theories of positive psychology. Therefore, we have asked you to consider your areas of strength as
opposed to focusing on areas of weakness or areas that need development. The ambition of positive
psychology is to use your strengths to improve other skills areas.
To analyse your data, particularly the data that you have achieved through your own self-reflection and
the feedback that you have received from others, you might look for scores where there is some
difference between your perceived skills and the strengths identified by others. Take the opportunity to
explore these differences and seek, if possible, to reconcile or at least understand the source of the
difference.
You might also compare your self-report scores with the maximum score possible on the various
instruments. Carefully consider the items in each scale. These items might help provide you with specific
information that you can use for developing change goals.
The analysis of your strengths can focus explicitly on a specific area if you wish, or alternatively you may
like to explore a couple of topics.
You do not need to analyse every tool that has been provided for you in this paper. This analysis forms
the foundation of the assignment and the learning being encouraged – approximately 750 words is likely
to be needed.
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Step 3: Reflecting on an area of strength and an area for improvement
After you have provided an analysis of the self-development instruments and the feedback you have
received, you will have identified an area of strength and limitation. It is important to reflect upon these
areas in order to fully learn from your past experiences in order to make change in the future. There is
an additional fact sheet provided regarding reflective practice that may help you here.
It is important to identify experiences related to the topic area. For example, suppose you have ‘realistic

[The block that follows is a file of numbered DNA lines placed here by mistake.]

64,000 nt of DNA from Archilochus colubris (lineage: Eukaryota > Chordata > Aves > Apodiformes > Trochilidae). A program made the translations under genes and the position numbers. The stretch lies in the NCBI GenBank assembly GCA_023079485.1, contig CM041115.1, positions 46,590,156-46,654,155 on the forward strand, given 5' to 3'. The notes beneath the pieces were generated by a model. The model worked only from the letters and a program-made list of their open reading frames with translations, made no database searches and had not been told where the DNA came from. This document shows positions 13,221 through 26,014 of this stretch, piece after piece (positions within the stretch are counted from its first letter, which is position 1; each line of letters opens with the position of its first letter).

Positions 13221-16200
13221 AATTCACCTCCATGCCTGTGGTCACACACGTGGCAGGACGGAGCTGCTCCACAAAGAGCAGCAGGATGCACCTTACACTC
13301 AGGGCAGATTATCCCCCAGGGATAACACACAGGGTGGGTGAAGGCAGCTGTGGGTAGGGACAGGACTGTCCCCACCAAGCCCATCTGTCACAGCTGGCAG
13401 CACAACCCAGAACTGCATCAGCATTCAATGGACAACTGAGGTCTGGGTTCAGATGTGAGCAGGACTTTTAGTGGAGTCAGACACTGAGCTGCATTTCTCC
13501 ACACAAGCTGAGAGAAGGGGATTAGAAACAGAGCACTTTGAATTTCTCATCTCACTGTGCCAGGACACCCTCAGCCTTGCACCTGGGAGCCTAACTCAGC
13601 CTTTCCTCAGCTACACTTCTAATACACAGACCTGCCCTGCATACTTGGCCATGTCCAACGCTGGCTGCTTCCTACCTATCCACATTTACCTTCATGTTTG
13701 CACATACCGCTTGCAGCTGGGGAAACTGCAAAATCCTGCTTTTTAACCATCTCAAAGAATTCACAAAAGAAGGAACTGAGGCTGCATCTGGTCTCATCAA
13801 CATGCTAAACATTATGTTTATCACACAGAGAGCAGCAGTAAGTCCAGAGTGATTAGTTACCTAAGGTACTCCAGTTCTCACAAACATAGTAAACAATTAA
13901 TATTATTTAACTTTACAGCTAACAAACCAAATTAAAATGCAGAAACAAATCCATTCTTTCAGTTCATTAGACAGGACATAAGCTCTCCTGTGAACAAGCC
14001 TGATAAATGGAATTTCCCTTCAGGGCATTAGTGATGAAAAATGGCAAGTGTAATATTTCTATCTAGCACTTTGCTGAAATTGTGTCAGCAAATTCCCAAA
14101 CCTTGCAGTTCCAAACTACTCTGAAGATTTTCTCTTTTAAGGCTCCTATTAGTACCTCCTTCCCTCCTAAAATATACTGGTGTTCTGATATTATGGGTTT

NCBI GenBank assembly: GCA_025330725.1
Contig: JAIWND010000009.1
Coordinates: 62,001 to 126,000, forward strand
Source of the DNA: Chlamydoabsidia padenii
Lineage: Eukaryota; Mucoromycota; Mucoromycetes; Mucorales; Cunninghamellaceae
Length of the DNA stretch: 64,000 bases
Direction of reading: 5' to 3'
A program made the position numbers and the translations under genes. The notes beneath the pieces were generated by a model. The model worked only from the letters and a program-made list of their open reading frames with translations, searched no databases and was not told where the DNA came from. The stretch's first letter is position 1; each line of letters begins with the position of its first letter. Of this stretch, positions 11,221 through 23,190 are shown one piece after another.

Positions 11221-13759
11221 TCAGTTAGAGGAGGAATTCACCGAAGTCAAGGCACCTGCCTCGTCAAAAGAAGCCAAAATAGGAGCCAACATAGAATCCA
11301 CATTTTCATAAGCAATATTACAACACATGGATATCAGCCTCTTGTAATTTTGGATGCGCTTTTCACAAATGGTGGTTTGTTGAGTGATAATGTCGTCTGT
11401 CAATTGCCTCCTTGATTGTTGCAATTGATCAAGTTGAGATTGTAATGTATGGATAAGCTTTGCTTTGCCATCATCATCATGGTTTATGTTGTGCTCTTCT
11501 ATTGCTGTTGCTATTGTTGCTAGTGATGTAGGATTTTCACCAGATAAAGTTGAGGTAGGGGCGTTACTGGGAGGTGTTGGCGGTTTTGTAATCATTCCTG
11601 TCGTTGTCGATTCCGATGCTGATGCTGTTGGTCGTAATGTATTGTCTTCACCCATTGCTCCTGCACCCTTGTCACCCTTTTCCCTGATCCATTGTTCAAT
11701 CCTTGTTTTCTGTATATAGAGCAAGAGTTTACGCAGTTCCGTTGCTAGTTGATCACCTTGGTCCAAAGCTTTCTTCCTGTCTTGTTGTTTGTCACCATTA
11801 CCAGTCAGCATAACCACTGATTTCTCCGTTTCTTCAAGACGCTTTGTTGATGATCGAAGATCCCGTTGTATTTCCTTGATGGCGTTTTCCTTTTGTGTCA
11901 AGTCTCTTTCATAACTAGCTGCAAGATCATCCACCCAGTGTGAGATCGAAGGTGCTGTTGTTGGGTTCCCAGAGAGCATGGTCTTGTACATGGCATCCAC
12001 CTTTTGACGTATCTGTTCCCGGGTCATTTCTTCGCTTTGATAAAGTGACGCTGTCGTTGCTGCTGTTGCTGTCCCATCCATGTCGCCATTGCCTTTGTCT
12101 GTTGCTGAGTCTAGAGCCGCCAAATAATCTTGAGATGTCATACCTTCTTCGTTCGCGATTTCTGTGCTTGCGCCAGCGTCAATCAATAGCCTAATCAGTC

optimism’ as an area of either strength or something that you would like to improve. Using the STAR-L
system recall a past (or current) situation that illustrates your level of realistic optimism. You will need
to briefly describe the situation, the task that you were engaged in, your actions and your reactions.
Your reactions are likely to include your emotional reactions, your thoughts about it, and certainly your
behaviour in the situation. You do not have to provide the names of other people involved in the
situation.
The final step in the process is to identify your learning. Your learning, when acknowledged explicitly,
encourages you to continually use this learning to improve on your skill when faced with a similar
situation in the future.
You will be quite surprised at how many ‘words’ this type of reflection can take. These types of reflection
form the foundation of learning journals and are something that I would like to encourage you to
continue with as a regular part of your personal and professional development. This section is likely to
take approximately 1,000 words.
Step 4: Achieving personal and professional change
Once you have clearly identified an area for improvement you will need to set a change goal. This should
be framed such that it is consistent with goal setting theory, i.e. your goal should be SMART specific,
measurable, achievable, realistic and time-framed.
You have identified what you need to change. You then need to focus is on how you might go about
changing behaviour or belief or an emotional reaction. This is also a useful point to re-connect with the
theory that you have introduced earlier to explain why this is an important area for your career
development.
Make sure your action plan is complete in that it identifies all of the critical activities necessary to
achieve your goal. You may like to use tables and dot points in order to describe your plans. This section
is likely to take approximately 500 (two double-lined spaced pages).
Conclusion
Just as with the introduction all assignments, reports, papers, academic notes and so on should be
effectively concluded. The conclusion draws together the main points of the paper in order to
emphasise to the reader the importance of the views raised. Like the introduction, the conclusion does
not need to be lengthy – a single paragraph is all that is necessary (e.g., approximately 250 words).